March 11, 2008

It’s a gut feeling

A while back I wrote about my battle of the bulge. It’s not a huge bulge but I feel it and, frankly, I’m getting tired of feeling it. Back in November, when I first announced I was going to battle this bulge, I began working out at the Y two to three times a week and I was on my way. I was feeling good and beginning to look good (if I do say so myself). Then, my new job hit and, at first, I had no time to exercise. I was working 10-12 hour days and I was exhausted. But recently, the pace has slowed enough that I have been feeling like I need to work out again. I just needed a push.

That’s when I saw Darren write about his desire to get fit – codenamed Project X (X is for eXercise) and he invited others to join him. He even decided to start a blog to chronicle Project X. So, I impulsively said, “SIGN ME UP!”

So, I’m going to try this again. Darren’s already starting to work out. Me? I had to polish off the last sleeve of Thin Mints so I won’t get tempted when I start Project X. You know, a guys gotta be prepared.

Wish me luck!

March 10, 2008

Tastes Like Chicken

To my beautiful daughter,

You have entered a stage of development where you have become a bit picky with what you choose to ingest. You used to be the best eater in the world (Besides your brother – but you can’t compete against that boy. He sucks down anything in a 5-foot radius.). You would eat anything I put on your tray. I mean, I put down oatmeal with brown sugar on your breakfast tray every weekday morning for a year straight and you shoveled it down like you’d never tasted something so freaking delicious. Then, one day, you looked me right in the eye and said…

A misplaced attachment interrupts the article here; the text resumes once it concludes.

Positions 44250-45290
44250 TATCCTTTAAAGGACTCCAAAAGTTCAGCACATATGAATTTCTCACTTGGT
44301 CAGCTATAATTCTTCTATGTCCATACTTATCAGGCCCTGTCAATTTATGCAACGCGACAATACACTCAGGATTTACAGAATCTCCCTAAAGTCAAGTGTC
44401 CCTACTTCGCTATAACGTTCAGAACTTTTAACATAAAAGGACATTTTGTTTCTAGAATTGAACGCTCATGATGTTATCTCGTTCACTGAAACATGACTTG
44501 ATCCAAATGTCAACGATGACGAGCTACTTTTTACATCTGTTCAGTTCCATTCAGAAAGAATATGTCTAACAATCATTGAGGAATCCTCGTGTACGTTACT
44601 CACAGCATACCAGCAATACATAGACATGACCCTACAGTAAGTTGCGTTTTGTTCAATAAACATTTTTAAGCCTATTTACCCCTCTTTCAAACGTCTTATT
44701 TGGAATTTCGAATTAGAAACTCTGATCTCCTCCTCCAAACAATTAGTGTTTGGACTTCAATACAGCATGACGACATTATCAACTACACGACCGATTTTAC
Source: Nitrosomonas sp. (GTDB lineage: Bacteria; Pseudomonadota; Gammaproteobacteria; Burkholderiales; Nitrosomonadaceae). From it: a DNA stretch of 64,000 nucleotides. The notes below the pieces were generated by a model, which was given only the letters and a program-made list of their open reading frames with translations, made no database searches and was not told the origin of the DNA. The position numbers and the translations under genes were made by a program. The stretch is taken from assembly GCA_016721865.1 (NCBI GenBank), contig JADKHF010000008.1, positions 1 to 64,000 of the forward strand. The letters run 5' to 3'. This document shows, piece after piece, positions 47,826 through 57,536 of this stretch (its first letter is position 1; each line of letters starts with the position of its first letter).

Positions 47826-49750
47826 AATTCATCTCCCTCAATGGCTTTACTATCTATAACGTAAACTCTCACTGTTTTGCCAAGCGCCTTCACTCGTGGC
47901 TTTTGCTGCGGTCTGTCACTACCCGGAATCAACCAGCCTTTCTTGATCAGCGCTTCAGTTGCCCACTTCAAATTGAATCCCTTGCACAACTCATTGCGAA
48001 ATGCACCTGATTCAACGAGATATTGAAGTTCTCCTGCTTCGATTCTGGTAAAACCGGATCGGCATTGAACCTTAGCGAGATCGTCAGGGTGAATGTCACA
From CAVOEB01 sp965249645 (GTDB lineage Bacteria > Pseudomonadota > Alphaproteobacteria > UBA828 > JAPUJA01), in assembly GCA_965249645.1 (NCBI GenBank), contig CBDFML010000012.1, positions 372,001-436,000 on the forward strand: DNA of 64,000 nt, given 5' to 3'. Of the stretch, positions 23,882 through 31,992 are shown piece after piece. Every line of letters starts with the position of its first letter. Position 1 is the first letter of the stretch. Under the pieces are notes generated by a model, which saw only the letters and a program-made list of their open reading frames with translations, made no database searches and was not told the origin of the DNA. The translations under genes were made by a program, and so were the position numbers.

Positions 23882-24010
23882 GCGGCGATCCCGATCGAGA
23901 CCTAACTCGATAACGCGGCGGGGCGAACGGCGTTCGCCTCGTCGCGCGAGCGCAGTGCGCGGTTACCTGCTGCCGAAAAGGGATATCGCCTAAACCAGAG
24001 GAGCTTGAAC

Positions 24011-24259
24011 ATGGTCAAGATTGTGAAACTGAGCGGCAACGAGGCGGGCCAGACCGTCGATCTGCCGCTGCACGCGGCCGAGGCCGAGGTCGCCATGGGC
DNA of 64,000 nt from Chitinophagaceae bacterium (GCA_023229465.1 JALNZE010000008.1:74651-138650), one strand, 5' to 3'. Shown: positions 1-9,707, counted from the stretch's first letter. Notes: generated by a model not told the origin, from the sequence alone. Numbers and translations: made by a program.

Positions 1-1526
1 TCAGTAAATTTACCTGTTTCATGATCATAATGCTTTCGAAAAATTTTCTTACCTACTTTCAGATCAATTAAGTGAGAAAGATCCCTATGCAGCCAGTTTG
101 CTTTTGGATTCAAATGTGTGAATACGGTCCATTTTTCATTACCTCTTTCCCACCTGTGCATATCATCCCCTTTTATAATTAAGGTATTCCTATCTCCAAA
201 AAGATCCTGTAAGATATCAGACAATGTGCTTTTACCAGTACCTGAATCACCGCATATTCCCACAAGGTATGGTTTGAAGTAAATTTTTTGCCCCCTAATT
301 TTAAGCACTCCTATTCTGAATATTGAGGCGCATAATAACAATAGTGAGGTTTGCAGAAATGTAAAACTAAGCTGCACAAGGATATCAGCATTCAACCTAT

“Daddy, I no like eat-mo-meal.”

And just like that it was on. You decided that some days blueberries were the fruit of the gods and other days that you wouldn’t touch that blueberry if Dora herself handed it to you. In fact, there were days when you’d eat nothing but fruit. Bananas, pears and nectarines were the staple of your diet. You became a total fruitarian overnight. While I complained constantly, your brother did not complain one bit. After all, you were sitting within that five foot radius. He devoured your leftovers like a little pound puppy.

So, while you have suddenly become a food critic who only appreciates the finest of cuisines and since I happen to make many of your meals and I cannot help but take these jabs at my culinary skills personally, I would like to address something that came up this weekend that, in light of the circumstances, needs to be further discussed.

You have been fighting a cold, little one. Your little nose has been stuffed with all sorts of gooey, green, slimy substances. And while you are adept at blowing your nose, even your little honking was no match for what was oozing out of your nostrils on a continuous basis. And, it just so happens, that this weekend I watched as you walked by me. You did not notice me watching you but as you walked by, you stuck your right index finger so far up your nose I thought it might be lost forever. But, instead, you came out with some green treasure. And just as I was about to lean over and show you the nearby tissue box where you could deposit that little nugget, you promptly popped it into your mouth. Mmmmmm. Mmmmmm. Good.